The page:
8/09/2009

The Tales of Beedle the Bard by J.K. Rowling

Spoiler Warning: If you have not read all 7 Harry Potter books, read at your own risk. (I may be an evil cousin, but no one should be robbed the experience of reading the Harry Potter series.) However, if you haven't read them by now, shame on you. Stop reading this review and go read the bloody series!

We've all heard such timeless (Disney) classics as Cinderella, Sleeping Beauty, and Snow White. These are our beloved childhood bedtime stories, our fairy tales. Well, Wizards and Witches have classic fairy tales too! Five of which can be found in the Wizarding classic The Tales of Beedle the Bard. Just like Muggle fairy tales, each of the five stories deals with a different theme and teaches a lesson. However, as a Muggle, it may be difficult to truly grasp all of the lessons taught by Beedle the Bard. To help us better understand these magical tales, Albus Dumbledore has kindly given extensive commentary on each tale. (The commentary was published without Dumbledore's consent. It was found among his other belongings after his dead.)

Anyone who has read Harry Potter and the Deathly Hallows is at least vaguely familiar with this book of tales. Hermione receives a copy, from Dumbledore if I am not mistaken. Well, Rowling decided to publish a copy of Beedle's tales for Muggle enjoyment. All the sales go to the Children's High Level Group, a charity that provides support to children in need. The children tend to be poor, disabled, or from ethnic minorities. If you want to support a lovely charity AND get a little light-hearted reading on the side, or vice versa, this is definitely the book for you.

If you are still not convinced that this book is worth the buy, here is my criticism of the book (which happens to be mostly good).

The tales themselves are nothing special. They're mostly just cute. The stories are imaginative, but they're nothing like the books. The books are very long, detailed, and everything mentioned seems to have some significance before the series ends (which is one of the reasons I love Rowling's writing so much). These tales are short. There's no time for that kind of no-loose-ends writing. However, Rowling makes up for it by adding Dumbledore's commentary. His words are thoughtful, witty, and all around awesome! Not only does he add insight into the theme and lesson of each story. He also rambles on about little side notes (from letters between himself and Lucius Malfoy to his criticism of Madam Bloxam's revised version of Beedle's "The Wizard and the Hopping Pot"), both of which were quite humorous to say the least. Dumbledore will keep you alternating between the thinker pose (hand stroking the chin) and simply laughing uncontrollably and a variation of a giggle fit.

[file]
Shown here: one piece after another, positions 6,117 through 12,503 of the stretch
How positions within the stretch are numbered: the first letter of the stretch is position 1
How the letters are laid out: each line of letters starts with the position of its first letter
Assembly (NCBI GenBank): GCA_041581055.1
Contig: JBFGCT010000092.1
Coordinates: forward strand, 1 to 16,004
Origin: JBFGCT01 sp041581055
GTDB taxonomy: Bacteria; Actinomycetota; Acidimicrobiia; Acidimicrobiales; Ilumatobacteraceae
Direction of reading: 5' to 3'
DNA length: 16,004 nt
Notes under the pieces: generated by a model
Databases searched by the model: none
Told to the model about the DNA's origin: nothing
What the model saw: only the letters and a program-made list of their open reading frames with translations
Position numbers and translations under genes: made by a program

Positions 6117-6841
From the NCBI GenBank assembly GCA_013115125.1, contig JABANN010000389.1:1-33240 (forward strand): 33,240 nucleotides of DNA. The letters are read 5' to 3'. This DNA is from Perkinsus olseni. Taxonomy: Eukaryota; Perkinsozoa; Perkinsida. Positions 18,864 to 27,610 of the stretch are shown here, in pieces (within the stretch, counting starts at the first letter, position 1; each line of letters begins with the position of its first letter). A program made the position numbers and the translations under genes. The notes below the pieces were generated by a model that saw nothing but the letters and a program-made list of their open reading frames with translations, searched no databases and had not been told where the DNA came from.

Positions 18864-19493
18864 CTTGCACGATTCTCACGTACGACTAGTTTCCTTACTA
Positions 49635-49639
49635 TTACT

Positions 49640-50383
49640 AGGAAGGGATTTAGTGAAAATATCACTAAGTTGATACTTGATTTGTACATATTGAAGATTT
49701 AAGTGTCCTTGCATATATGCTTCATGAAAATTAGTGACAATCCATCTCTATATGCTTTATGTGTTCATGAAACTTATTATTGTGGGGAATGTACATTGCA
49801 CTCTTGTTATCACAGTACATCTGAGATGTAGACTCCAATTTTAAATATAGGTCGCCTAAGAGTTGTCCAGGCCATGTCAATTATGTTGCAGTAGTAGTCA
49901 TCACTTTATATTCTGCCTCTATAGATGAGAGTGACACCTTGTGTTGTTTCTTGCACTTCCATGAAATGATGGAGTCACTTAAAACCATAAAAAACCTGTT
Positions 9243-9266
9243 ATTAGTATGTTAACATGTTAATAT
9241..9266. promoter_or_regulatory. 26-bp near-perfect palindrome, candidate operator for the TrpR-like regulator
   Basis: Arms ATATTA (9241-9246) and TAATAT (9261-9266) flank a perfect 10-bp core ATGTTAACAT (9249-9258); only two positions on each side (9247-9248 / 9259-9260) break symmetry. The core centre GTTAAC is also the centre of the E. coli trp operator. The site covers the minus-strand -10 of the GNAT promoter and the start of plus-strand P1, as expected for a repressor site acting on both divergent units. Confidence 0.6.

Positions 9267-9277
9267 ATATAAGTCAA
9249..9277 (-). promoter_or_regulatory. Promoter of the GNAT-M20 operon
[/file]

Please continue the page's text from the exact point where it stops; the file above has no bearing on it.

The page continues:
All in all, I thoroughly enjoyed Beedle's tales. The book is a very quick read, which was rather disappointing to me, but it's still a great little book.

I give The Tales of Beedle the Bard a respectable 3.5 daggers out of 5.







Yours without magic,
Gabriel Gethin

4 comments:

Briar K. said...

Great review! I agree completely-- and have to say that I, too was a bit disappointed. I suppose that I expected too much because of how I absolutely adore the Harry Potter books. It just felt sort of weak; I would rather she commit to another really intricate, excellent story (not necessarily HP) than publish this sort of half-there book. That said, however, I still absolutely ADORE jkr, and if I was ever fortunate enough to come across the ground she walks on, I would most certainly worship it.

vvb32 reads said...

what i liked about the book and thought was really special were the sketches and illustrations by j.k.r.

Yours Truly said...

I love the beginning paragraph dearest Gabriel. Very clever my dearest.

Yours truly,
--Twyla

read-that said...

Been wishy washy about this book. Can't decide if I want to ruin my feelings of HP or not. Thanks for the info. I have some reviews that might be of interest on my website at www.read-that.com